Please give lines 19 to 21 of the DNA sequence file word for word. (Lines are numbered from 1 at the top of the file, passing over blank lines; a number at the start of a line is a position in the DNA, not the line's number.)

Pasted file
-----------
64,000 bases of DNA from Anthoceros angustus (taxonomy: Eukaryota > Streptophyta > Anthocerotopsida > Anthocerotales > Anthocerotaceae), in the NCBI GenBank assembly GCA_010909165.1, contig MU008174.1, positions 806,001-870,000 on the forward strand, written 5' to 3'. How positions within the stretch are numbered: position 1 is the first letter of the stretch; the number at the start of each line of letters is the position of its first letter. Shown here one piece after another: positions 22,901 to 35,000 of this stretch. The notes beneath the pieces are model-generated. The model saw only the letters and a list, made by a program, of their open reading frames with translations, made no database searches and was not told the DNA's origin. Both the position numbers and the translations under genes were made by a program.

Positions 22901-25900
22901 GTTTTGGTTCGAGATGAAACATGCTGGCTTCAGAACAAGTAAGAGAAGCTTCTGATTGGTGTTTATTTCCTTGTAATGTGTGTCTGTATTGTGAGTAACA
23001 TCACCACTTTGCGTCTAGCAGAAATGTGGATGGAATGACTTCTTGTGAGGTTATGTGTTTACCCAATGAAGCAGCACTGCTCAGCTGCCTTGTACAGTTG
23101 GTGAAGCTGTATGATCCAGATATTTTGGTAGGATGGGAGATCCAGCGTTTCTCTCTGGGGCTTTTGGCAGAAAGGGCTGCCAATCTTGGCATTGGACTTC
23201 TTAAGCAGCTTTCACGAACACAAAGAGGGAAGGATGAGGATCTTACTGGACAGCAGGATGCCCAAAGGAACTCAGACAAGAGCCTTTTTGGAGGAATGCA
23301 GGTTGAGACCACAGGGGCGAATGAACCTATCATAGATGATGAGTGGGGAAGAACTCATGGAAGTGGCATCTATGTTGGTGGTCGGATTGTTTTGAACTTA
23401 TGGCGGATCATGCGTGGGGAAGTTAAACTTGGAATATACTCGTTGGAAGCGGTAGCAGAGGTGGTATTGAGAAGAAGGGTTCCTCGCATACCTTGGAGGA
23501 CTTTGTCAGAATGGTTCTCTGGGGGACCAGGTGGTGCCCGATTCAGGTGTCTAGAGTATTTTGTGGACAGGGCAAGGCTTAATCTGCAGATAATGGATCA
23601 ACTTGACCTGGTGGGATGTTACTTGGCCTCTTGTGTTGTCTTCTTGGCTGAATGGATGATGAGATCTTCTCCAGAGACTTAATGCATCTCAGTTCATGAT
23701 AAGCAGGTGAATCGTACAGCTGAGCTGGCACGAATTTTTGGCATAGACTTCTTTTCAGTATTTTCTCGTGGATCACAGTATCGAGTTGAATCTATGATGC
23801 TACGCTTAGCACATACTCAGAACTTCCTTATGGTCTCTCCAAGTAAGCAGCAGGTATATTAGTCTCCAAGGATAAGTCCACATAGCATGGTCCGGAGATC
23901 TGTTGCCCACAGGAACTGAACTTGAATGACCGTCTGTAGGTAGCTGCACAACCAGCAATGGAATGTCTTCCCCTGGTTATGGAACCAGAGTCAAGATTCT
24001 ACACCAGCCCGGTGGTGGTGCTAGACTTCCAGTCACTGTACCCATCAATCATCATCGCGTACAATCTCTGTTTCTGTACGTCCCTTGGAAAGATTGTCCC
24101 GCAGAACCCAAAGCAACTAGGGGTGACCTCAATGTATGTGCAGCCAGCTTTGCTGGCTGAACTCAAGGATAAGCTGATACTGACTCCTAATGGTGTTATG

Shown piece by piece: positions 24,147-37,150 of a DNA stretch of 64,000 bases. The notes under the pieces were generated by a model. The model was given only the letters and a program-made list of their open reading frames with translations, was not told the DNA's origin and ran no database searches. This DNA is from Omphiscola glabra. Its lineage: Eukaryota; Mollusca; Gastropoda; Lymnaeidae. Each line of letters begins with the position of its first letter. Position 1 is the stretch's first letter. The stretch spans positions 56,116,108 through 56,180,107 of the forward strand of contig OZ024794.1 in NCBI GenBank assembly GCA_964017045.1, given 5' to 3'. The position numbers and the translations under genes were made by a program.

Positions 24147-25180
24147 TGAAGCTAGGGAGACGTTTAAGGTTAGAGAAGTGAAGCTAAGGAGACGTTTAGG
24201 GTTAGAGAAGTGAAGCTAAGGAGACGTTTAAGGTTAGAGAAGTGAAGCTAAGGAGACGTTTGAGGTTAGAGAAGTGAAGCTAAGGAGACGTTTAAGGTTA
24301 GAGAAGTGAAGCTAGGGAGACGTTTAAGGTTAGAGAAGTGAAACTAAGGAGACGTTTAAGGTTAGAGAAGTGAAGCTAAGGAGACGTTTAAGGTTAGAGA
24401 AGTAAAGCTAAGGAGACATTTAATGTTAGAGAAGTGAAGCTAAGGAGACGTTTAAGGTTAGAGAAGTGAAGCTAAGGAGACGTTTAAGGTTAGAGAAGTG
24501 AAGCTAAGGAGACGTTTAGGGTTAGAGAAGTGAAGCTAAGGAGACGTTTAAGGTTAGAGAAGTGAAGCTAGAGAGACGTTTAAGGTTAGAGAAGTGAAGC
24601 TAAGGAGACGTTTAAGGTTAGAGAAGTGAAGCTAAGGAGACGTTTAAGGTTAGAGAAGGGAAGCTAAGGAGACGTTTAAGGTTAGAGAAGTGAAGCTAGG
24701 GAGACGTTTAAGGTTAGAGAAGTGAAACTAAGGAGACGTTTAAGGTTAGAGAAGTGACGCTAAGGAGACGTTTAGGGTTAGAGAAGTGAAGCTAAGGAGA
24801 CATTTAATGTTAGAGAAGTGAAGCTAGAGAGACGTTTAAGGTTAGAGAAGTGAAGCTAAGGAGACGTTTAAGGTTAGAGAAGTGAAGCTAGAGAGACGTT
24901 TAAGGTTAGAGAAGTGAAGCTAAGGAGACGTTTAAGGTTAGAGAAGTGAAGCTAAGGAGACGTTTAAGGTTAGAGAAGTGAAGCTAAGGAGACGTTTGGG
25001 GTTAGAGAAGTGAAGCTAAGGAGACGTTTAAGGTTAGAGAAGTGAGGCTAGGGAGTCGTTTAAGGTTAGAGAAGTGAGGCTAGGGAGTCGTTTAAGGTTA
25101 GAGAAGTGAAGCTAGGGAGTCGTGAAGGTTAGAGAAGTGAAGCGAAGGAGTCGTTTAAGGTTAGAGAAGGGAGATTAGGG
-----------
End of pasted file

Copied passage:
24201 GTTAGAGAAGTGAAGCTAAGGAGACGTTTAAGGTTAGAGAAGTGAAGCTAAGGAGACGTTTGAGGTTAGAGAAGTGAAGCTAAGGAGACGTTTAAGGTTA
24301 GAGAAGTGAAGCTAGGGAGACGTTTAAGGTTAGAGAAGTGAAACTAAGGAGACGTTTAAGGTTAGAGAAGTGAAGCTAAGGAGACGTTTAAGGTTAGAGA
24401 AGTAAAGCTAAGGAGACATTTAATGTTAGAGAAGTGAAGCTAAGGAGACGTTTAAGGTTAGAGAAGTGAAGCTAAGGAGACGTTTAAGGTTAGAGAAGTG